Income taxes - Another question that I often receive from new foster parents is "How does fostering affect our taxes?" What many caseworkers and agencies don't tell you is that if your foster child has lived with you for more than six months within the calendar year, you can claim your foster child as a dependent. I would suggest filing early as often times the biological families try to claim the children as dependents as well, which can hold up your tax refund. Also be aware that your monthly stipend is not taxable income, and is not considered income on your tax return. That's the short answer. The long and more technical answer to the tax code can be found here on Foster Ducklings blog. She is a CPA and a foster parent and has done a good job explaining income taxes and foster care for those of us who don't like legal tax speak. Lol.
Just because the caseworker asks you if you are adoption motivated, don't assume that means adoption is likely - I learned this lesson the hard way with my first long-term placement. The caseworker, my agency, even his birth mom talked "adoption." Sometimes I think they dangle the "adoption" word in front of foster-to-adopt homes just to keep us around. That practice can be extremely difficult for parents who desperately want to adopt. In the years since, every single caseworker my children have had has almost immediately asked me if I'd be willing to adopt them. I have learned never to put any stock in "adoption" talk, and always look at each placement with the goal of reunification. Period. It has actually been surprisingly difficult for me to truly accept that Bug is going to be legally mine pretty soon, even though the "official" goal has always been "adoption by non-relative."
Learn to live in limbo - This is not an easy task for a task-oriented individual who very much likes to be in control. Believe me. I know! Unfortunately, when you make the decision to become a foster parent, your life is no longer your own. You live in a constant state of "hurry up and wait" with empty promises of "it'll be ready in two more weeks." "Two weeks" seems to be the standard answer to most questions regarding how long something will take in Caseworker Speak. Just be prepared to live in a constant state of limbo as you spend 99.9% of your time waiting for something... waiting for "the call," waiting for answers, waiting for something productive to happen in your children's cases, waiting, waiting, waiting...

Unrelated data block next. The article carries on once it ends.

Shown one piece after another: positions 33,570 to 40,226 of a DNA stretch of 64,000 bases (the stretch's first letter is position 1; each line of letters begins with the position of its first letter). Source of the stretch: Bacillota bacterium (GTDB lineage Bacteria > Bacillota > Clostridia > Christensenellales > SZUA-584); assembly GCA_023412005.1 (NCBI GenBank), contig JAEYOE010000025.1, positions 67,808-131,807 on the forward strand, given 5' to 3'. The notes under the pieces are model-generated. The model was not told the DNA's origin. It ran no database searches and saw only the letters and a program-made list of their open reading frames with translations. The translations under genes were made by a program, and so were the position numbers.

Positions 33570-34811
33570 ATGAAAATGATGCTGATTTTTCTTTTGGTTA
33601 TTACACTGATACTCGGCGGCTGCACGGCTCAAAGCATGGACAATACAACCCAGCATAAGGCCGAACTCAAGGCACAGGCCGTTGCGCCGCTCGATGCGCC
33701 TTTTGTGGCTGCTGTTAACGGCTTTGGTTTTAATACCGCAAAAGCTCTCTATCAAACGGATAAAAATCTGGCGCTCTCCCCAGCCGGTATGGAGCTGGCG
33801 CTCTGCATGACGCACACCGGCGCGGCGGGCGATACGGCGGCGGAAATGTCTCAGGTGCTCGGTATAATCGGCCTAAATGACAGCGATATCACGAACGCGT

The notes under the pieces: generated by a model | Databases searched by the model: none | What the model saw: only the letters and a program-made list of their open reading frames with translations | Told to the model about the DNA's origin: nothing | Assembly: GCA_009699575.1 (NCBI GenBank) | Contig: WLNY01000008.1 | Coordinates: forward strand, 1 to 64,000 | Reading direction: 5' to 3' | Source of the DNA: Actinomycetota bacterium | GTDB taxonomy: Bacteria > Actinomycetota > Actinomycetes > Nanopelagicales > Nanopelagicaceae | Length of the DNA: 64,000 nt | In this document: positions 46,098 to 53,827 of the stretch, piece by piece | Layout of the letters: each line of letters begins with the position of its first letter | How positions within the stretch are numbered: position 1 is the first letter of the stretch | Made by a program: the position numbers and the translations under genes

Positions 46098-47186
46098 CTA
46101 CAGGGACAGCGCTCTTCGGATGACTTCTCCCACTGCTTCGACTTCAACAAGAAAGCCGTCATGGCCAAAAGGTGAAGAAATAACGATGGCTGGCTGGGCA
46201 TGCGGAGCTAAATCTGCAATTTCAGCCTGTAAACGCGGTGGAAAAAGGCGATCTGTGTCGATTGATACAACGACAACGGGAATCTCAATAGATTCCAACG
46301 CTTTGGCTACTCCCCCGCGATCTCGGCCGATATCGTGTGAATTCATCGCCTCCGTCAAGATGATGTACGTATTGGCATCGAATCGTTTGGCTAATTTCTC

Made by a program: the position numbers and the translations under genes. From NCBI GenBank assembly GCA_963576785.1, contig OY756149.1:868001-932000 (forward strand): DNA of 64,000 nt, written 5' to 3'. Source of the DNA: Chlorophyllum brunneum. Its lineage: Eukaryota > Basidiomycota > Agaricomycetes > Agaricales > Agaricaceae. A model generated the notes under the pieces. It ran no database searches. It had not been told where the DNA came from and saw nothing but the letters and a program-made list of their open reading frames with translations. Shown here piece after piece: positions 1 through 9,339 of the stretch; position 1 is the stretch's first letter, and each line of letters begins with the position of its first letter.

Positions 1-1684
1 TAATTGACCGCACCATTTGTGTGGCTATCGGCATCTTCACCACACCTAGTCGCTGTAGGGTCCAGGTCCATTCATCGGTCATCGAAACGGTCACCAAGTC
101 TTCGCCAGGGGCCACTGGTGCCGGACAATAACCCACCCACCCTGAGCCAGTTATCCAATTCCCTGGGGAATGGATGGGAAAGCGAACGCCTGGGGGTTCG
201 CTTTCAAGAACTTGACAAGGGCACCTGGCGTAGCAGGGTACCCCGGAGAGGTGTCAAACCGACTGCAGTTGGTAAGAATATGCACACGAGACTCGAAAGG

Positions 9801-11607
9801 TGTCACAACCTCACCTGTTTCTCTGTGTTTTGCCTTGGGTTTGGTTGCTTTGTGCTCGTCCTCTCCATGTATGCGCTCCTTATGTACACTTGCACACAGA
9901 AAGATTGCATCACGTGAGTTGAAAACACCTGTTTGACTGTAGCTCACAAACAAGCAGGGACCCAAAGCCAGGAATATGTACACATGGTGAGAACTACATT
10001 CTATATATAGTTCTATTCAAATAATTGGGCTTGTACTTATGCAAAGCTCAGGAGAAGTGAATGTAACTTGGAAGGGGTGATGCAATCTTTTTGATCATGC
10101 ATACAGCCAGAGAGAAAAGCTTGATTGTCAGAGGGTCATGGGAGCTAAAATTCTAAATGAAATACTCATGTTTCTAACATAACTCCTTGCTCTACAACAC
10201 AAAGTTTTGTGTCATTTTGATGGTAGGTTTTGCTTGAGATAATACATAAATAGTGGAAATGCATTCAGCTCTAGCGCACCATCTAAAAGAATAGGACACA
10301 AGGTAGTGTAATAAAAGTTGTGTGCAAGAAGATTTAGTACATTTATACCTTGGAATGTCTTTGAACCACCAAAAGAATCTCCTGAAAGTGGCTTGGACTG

Make an effort to get to know your children's birth families and to become a resource for them if it is safe to do so - If you've been a long-time reader of this blog, I'm sure you know just how much this statement means to me. I have my family solely because I reached out to my foster children's birth parents. "So many times, we hear the horror stories of how children end up in foster care. Horrific abuse cases are all over the news, and the general consensus among the public seems to be that children who end up in foster care are "better off" being adopted than returning home to their birthparents. While that may be true in those drastic cases, what many people don't realize is that roughly 80% of all children in foster care are there due to neglect. Neglect due to babies being born to teenaged parents who don't know how to properly care for them... Neglect due to parents with drug or alcohol addictions... Neglect due to parents with untreated mental illnesses... Neglect due to financial hardships beyond their parents' immediate control... Since I began fostering, all of my children have come from one or more of these situations. Five of my seven were also returned into their birthparent(s)' care (four to their birthfathers) after they successfully completed their service plans." (excerpt from my guest post at Attempting Agape)
Stay tuned for Part Two of "Lessons I've Learned Along the Way" in the next couple of days!